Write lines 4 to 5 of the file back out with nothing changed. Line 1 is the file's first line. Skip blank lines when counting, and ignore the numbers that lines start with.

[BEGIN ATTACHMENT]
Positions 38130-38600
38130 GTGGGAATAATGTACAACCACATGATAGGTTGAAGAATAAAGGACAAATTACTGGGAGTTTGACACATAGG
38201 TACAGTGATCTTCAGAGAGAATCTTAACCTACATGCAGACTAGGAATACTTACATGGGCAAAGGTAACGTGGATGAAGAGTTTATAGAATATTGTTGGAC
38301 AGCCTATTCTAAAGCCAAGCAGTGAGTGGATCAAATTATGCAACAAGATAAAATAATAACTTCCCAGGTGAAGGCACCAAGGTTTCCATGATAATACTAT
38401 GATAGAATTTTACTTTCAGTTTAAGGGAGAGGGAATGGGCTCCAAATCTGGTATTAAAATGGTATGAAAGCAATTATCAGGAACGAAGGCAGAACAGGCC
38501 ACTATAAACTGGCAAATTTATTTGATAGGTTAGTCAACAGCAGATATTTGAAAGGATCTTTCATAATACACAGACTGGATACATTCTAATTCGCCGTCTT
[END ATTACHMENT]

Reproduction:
38301 AGCCTATTCTAAAGCCAAGCAGTGAGTGGATCAAATTATGCAACAAGATAAAATAATAACTTCCCAGGTGAAGGCACCAAGGTTTCCATGATAATACTAT
38401 GATAGAATTTTACTTTCAGTTTAAGGGAGAGGGAATGGGCTCCAAATCTGGTATTAAAATGGTATGAAAGCAATTATCAGGAACGAAGGCAGAACAGGCC